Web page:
The sun moved in the sky as they prowled across the moor, searching for prey. It didn’t take them long to catch a small rabbit; Silver Stripe dashed towards it, sending it into Slate’s direction, who killed it with a fast bite to the neck. Not long after, Silver Stripe discovered a batch of mice underneath a grove of gorse. Swiping unsheathed claws, it didn’t take long for the mice to come out. Squeaking in terror, they desperately tried to scramble to safety. Slate and Silver Stripe both pounced on several, some escaped, but they had managed to gather a good haul of them. The mice swung from their tails in Silver Stripe’s mouth, whilst Slate carried the small rabbit, which they had left beside an overhanging rock.
As the sun began to dip over distant lands, thoughts of Blaze where reignited in her mind. The hunt had distracted her from the possible meeting at moonhigh. But now questions about whether or not to meet Blaze whirled around her mind.
Indecisiveness clung to her pelt as they headed down the hollow. The gorse tunnel was soon in view. The entrance of WindClan’s camp reminded Silver Stripe of her kin. Her worries about Black Ear and White Tail had faded, but she was still looking forward to seeing them again.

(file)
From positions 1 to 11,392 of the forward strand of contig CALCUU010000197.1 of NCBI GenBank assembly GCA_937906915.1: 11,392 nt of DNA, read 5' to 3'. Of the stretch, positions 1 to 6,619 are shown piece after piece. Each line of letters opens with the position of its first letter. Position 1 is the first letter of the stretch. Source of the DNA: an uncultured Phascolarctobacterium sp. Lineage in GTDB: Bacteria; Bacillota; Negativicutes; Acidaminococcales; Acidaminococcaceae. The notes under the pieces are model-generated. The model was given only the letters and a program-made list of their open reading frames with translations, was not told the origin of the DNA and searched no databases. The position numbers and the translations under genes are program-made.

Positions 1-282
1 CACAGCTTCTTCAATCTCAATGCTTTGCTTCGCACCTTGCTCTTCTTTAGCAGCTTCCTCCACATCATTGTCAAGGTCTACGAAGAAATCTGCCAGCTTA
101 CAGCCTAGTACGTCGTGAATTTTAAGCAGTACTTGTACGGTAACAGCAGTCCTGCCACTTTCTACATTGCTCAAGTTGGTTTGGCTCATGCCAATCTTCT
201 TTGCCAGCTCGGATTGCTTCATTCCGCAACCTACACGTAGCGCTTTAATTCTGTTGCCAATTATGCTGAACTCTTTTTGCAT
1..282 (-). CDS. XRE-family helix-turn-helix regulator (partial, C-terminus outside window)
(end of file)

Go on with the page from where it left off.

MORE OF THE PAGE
As they came through the gorse tunnel, Silver Stripe was overjoyed to spot Black Ear and White Tail. They were sitting in the clearing, sharing tongues and prey. Silver Stripe bounded ahead of Slate, dropping the mice onto the fresh-kill pile. She then twisted around towards her brothers. Tail lifted in greeting, she quickly padded to them. Immediately, Silver Stripe butted them affectionately with her head.
“What’s that for?” White Tail meowed in a quiet voice.
“Oh, I was just worried earlier,” Silver Stripe explained. “You weren’t in your nests.”
“You know, we can handles ourselves.” Black Ear mumbled in between mouthfuls, showing a tiny bit of his familiar anger that had recently vanished.
Feeling warmed by Black Ear’s grumpy behaviour, which had been his trademark before Jagged Peak’s death, Silver Stripe tapped one of his black-pitched ears with her tail. “It’s nice to see that you’re back to normal,” she told him, grinning.
“Well, it’s nice to see that you’re just as patronising as ever,” Black Ear retorted, jokingly.
Silver Stripe was about to cuff him with a forepaw, but there were paw steps coming from behind her. “I’m glad to see that you’re all back to your daily arguments,” their mother, Slate, purred, lovingly.
“I wasn’t arguing,” White Tail piped up in protest. “Those two are the ones always arguing,” he stated.
A small gray-and-white she-cat slowly brushed past them. “What about the one earlier?” Swift Minnow pointed out, in good humour.
“Oh, I suppose so,” White Tail admitted. “If you count that as an argument.”
Reed Tail, a silver tabby tom, who was padding alongside Swift Minnow, entered the conversation. “You made such a racket that I was surprised SkyClan didn’t come running,” he laughed.
One of Black Ear’s ears twitched. “You thought that was loud,” he joked. “We’ve argued way louder.”
A blur of white and brown distracted Silver Stripe. Turning her head, she saw that Moth Flight had exited the medicine cat’s den, which was a large gorse bush, secured by sticks and twigs, and was being followed by Windstar. I wonder if they’re talking about the dogs?